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« Urbicide or Psychecide? | Main | Reply to Bousquet »

Motives, Intentions...

Martin, a very good question that I hope we can continue into a wider discussion. I agree that we need to think about the delimitation of urbicide. Indeed, I note in my recent reply to Antoine that this concept must have limits. Perhaps this forum will help illuminate exactly where those limits are.

The problem you raise is the thorny issue of intent. Intent has haunted genocide scholars for a long time. The biggest problem is how can we know intent, or indeed relate it to the event. So many questions open up here, but two are worthy of noting straight away:

  1. How can we actually know what intent is – can we infer it? Can it be taken from interviews (i.e., is the subject a reliable informant?)
  2. What if intent and effect do not match? For example, what if the genocidaire’s intent was to make a better society for his/her children, to cleanse humanity of an element regarded as weakening it?

    More importantly, I take seriously Helen Fein’s argument that intent must not be confused with motive. Intent refers to an action being done deliberately (e.g., turning guns on the quotidian constituents of the city to ensure widespread destruction). Motive is a legal category that we must infer from human informants (i.e., targeting urban fabric to destroy others who are different to me). Motive, intent and effect are different and need not coincide. But I suppose the question would be how do we treat them as different in our social theories. For my part I have largely discarded motive since I am more concerned to bring out patterns of violence that may have been overlooked in extant accounts (in other words to satisfy a nagging feeling that more was going on that was being explained). But perhaps there is more for us to discuss here.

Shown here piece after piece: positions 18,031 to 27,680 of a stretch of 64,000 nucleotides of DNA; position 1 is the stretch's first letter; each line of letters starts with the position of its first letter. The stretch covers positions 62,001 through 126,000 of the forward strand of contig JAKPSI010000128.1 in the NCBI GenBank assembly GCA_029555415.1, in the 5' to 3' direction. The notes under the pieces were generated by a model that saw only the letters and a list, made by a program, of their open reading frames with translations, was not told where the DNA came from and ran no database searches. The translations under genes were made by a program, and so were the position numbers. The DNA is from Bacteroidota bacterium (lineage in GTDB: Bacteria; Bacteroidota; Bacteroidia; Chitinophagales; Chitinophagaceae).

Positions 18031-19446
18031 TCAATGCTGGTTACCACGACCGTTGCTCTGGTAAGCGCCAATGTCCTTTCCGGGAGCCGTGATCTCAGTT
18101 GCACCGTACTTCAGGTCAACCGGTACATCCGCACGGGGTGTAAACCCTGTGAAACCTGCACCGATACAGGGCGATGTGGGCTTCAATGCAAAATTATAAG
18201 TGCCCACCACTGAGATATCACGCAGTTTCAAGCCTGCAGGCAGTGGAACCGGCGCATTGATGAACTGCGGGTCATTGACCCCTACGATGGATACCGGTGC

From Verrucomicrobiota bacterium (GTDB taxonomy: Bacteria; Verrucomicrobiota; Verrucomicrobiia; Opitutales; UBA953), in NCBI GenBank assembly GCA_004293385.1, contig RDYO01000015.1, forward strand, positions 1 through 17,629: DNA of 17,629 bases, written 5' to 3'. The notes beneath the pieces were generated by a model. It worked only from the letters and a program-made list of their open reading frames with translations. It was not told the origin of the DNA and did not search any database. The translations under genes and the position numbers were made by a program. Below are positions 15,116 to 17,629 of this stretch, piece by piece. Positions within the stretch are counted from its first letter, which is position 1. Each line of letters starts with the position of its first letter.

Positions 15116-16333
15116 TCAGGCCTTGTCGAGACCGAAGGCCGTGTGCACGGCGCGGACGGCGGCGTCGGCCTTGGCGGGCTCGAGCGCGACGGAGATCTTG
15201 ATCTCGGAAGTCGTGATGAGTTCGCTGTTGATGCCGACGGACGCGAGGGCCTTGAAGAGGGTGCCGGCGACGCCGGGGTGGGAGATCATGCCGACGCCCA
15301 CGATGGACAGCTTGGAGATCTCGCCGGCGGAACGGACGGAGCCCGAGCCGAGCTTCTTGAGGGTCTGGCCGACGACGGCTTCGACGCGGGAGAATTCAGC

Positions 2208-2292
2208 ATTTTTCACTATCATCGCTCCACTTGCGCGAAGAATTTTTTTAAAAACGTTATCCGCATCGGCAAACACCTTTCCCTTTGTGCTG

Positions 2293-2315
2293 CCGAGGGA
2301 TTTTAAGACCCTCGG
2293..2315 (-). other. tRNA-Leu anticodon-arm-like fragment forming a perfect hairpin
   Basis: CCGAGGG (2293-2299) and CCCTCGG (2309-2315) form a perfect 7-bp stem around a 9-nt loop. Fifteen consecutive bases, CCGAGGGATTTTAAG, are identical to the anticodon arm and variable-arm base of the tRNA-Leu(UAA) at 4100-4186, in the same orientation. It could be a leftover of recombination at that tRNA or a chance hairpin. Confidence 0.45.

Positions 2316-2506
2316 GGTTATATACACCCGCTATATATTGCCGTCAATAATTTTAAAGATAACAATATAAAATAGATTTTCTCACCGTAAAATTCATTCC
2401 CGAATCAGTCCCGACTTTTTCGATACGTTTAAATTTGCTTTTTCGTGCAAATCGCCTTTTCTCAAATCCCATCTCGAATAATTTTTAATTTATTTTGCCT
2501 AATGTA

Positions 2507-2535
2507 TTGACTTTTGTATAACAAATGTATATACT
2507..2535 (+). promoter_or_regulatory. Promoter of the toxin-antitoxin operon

I'd also note that I do not think there is an either/or logic at work in explanation of cases such as Grozny. The Russians may have deployed disproportional force as a tactical tool, but that tactical operation may be seen as also part of a pattern of violence in which heterogeneity was disavowed. The two logics may coexist, in other words. I am open to seeing cases in which there is only one explanation for a particular violence, but I am also keen to note that finding one explanation need not exclude others from also being applicable. I have to also say that I would be very cautious about accepting Russian tactics as simply an instrumental means to 'clarify' fields of fire and so on. This would seem to leave a form of annihilatory violence that appears to be embedded in a complex identity dynamic unaccounted for. I’d also say that the concern over whether such tactics violate extant laws of war suggests that others don't see this violence as simply instrumental. I'd be interested in your thoughts on this.

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